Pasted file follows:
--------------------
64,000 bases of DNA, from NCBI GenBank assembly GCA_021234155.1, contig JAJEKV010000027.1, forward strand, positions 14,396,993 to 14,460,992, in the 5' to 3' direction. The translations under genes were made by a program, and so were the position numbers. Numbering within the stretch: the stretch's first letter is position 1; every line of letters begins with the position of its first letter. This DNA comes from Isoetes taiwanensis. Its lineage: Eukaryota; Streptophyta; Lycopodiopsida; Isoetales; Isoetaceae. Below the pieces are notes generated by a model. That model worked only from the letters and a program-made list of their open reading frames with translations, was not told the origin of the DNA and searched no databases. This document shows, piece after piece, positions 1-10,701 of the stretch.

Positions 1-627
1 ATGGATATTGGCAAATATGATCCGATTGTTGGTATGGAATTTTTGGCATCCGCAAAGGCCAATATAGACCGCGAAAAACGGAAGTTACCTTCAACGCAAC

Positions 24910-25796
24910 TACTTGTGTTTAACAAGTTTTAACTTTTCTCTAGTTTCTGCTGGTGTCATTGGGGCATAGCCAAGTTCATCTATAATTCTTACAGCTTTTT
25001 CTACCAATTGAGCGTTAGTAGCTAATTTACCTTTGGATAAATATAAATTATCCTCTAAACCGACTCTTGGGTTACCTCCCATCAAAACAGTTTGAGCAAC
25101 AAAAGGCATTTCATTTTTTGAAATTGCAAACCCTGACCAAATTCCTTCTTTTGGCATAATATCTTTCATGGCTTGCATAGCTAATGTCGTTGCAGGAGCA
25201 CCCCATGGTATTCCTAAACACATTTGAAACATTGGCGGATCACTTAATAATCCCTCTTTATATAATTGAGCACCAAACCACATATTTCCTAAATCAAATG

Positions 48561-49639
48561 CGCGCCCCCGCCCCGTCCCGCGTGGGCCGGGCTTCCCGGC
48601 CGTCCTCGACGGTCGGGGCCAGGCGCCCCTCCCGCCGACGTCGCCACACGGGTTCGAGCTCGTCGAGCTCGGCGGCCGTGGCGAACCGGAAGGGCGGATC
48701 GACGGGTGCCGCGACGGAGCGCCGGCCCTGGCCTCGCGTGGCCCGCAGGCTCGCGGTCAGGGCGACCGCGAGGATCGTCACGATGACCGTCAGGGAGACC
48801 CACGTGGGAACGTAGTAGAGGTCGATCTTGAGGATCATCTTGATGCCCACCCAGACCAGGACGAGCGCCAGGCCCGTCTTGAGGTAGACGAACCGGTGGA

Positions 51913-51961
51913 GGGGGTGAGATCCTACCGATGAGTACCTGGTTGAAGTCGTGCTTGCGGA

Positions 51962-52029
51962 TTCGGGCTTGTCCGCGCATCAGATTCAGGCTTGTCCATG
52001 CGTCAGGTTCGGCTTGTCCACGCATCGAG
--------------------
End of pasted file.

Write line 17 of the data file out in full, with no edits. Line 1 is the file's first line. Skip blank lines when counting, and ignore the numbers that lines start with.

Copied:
51962 TTCGGGCTTGTCCGCGCATCAGATTCAGGCTTGTCCATG